App Services supports private endpoints for securely connecting to an AWS Virtual Private Cloud with AWS PrivateLink. Apps must be deployed locally to a region in AWS to use a private endpoint. App Services does not support private endpoints for Global Apps or Apps deployed to GCP or Azure. For more information, see Private Endpoints.

App Services limits the total number of change streams open against a given cluster across all Apps based on the cluster's size. The following table lists the limitations for each cluster size:

Cluster Size
Maximum Number of Change Streams
Free Tier (M0)
Shared Clusters (M2/M5)
Small, Dedicated Clusters (M10/M20)
Standard Clusters (M30/M40)
Standard Clusters (M50 - M90)
High-Power Clusters (M100+)


App Services opens a single change stream on each collection that is associated with a Database Trigger or Device Sync operation.


Usage Recommendation

To minimize the number of open change streams:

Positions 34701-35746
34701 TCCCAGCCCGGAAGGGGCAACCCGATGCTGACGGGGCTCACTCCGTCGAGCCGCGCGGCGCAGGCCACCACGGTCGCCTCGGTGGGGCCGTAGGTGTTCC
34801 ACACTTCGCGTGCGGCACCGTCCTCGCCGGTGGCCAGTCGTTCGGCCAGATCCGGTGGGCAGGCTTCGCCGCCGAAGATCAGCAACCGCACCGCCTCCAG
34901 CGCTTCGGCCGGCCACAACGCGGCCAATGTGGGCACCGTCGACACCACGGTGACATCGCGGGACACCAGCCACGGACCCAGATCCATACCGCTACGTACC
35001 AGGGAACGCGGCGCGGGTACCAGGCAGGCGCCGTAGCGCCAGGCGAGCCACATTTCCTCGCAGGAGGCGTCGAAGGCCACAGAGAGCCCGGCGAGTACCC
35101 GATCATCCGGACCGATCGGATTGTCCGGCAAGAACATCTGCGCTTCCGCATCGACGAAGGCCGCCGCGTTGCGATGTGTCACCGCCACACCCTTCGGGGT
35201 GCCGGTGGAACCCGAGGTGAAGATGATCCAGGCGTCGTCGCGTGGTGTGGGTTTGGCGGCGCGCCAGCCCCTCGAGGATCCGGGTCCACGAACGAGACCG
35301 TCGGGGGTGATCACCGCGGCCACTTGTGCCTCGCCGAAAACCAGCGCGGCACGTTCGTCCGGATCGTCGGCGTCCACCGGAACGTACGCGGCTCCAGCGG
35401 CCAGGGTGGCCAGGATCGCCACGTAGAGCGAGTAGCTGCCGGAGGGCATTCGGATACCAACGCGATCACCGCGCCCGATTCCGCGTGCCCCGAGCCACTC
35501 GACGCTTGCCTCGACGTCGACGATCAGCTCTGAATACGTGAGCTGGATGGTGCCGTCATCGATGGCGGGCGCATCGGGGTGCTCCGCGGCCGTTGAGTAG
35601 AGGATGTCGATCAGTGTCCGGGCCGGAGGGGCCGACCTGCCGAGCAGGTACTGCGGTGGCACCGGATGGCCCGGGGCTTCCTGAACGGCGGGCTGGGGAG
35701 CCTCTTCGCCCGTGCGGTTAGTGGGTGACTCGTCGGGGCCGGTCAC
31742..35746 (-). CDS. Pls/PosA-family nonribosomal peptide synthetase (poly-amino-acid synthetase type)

• Start Sync operations only when necessary. Close any open Sync streams immediately when they're no longer necessary.

  • Avoid data models that require you to Sync an unbounded number of collections.

App Services does not support any database commands in the Client SDKs or Functions. You can, however, call a limited subset of database commands when when connected to a MongoDB cluster over the wire protocol. For a list of supported commands, see Database Commands.

You can have up to 5,000 concurrent Sync connections. See Request Traffic.

For improved performance, you may want to limit the number of concurrent writes to a single MongoDB document. App Services has no hard limit to the number of users concurrently writing data to a MongoDB document. However, with more than 30 concurrent writers, you may see delays in syncing or conflict resolution.
Frontend clients reading from a global realm can scale past tens of thousands of concurrent users.



When you intend to have many concurrent writers, have each writer work on a separate document.

Device Sync has a default message size limit of 20 MB compressed for any messages sent from the client application. The message size depends on the compressed size of changes sent from the client device. For more information about changesets and the compression that Sync uses, refer to Changeset.

The compressed size of a changeset is not directly equivalent to the size of any document in the upload. In practice, however, the changeset size is generally on the same order of magnitude of the size of documents in the upload.